Some Surgeries Create Increased Risk for Opioid Addiction
Over-Prescribing by Doctors Also a Factor
Some people who become addicted to opioid pain relievers begin taking the drugs out of need after painful surgeries. In addition, over-prescribing by doctors is a factor as well.
In a report in the New York Daily News, the combination of surgeries and prescriptions for opioids handed out by doctors to their patients in 2016 led to a surplus of 3.3 billion unused pills a likely factor in the current American opioid epidemic.
Research shows that some surgeries carry a bigger risk for eventual opioid addiction than others. Colectomy was the most dangerous with 18 percent of patients becoming long-term users. A close second was the 17 percent of knee replacement patients who took the drugs. Hernia and hysterectomy surgeries showed to be lower risk with about a 7 percent risk of misuse each. Women, overall, showed to be particularly vulnerable.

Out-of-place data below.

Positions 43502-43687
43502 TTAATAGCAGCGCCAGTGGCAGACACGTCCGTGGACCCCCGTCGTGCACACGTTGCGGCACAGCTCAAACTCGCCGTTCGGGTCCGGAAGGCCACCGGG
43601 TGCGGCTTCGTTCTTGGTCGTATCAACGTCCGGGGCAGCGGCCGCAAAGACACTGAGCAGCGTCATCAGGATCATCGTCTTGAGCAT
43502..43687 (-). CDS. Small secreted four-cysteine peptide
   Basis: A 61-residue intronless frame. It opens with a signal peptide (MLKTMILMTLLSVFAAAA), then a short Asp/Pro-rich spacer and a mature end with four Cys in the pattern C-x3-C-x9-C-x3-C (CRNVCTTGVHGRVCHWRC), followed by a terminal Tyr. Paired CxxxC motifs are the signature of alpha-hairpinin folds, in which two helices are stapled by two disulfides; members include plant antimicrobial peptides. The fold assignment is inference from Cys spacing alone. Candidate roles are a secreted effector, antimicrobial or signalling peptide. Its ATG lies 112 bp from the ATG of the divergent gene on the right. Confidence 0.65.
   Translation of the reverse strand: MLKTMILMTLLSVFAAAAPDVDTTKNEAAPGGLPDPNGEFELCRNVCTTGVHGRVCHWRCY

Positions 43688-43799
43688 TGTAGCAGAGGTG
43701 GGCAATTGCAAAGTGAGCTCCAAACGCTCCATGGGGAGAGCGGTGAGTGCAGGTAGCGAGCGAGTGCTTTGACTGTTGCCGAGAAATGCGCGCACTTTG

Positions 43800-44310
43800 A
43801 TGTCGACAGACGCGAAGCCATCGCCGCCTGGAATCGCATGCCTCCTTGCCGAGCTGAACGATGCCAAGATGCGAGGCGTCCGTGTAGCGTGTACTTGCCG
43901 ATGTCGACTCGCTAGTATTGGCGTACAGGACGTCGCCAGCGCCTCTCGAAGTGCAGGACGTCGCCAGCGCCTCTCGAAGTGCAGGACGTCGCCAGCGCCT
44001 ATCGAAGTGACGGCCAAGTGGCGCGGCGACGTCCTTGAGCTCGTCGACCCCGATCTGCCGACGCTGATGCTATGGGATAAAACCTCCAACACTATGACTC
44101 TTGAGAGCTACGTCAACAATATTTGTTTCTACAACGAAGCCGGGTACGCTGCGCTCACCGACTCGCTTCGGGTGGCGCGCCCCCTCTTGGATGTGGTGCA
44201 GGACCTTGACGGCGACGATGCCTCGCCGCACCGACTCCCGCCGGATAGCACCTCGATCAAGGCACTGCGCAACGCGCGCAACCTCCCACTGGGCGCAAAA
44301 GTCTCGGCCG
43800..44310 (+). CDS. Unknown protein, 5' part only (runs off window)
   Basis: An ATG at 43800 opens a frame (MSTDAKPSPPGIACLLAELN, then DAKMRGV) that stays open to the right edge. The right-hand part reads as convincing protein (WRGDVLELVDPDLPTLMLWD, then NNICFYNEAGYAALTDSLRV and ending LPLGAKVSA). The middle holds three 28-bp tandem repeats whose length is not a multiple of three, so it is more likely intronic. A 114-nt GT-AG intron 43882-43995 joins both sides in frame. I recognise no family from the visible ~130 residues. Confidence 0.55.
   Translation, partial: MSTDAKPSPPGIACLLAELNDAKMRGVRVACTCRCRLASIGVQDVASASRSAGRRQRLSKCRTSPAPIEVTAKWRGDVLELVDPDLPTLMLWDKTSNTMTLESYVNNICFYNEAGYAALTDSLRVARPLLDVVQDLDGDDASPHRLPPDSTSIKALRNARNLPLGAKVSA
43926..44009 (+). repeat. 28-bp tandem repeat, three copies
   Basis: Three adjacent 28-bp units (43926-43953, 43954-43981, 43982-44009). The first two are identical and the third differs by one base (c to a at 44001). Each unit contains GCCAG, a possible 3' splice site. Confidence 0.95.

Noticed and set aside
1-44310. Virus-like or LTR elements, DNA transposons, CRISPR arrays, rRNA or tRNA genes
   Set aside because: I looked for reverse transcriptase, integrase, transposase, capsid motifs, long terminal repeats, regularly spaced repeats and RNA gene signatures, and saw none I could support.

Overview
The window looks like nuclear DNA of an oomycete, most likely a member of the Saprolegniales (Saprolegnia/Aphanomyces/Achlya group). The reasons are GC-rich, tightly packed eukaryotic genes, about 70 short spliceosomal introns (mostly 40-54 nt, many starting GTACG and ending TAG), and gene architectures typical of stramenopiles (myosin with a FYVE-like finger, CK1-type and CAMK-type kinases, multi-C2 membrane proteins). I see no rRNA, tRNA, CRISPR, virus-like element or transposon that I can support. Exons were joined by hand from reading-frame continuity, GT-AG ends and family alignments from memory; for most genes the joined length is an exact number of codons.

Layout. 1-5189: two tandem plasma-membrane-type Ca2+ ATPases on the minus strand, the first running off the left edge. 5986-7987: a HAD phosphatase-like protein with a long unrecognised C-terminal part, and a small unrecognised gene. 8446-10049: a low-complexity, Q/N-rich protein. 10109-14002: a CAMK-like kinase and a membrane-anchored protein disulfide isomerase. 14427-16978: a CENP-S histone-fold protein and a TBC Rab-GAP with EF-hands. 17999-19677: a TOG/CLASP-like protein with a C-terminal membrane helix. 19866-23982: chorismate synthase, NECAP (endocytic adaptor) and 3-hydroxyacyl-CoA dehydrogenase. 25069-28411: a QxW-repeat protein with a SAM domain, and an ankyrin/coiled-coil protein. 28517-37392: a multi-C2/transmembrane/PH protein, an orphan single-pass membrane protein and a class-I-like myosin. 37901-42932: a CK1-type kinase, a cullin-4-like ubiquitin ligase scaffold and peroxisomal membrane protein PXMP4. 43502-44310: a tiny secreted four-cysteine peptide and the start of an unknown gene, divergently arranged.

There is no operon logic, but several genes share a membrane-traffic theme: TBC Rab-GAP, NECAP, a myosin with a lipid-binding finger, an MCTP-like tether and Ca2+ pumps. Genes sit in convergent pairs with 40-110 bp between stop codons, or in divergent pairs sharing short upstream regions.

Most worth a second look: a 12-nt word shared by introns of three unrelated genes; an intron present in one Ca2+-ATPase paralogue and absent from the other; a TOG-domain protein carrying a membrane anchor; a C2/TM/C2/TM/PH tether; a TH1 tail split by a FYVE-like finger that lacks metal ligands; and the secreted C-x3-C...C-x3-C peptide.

A study from last year, published in JAMA Internal Medicine, backs up this data. It defined chronic opioid users as those who fill 10 or more prescriptions after a few months have passed since their surgeries. The study did not analyze colectomies but saw that knee replacement and open gallbladder surgical patients had the highest risk for developing opioid addictions.
Some might blame doctors as the root cause of addiction through excessive prescription writing, but post-op pain is real and doctors are required by law to compassionately treat their patients for their pain.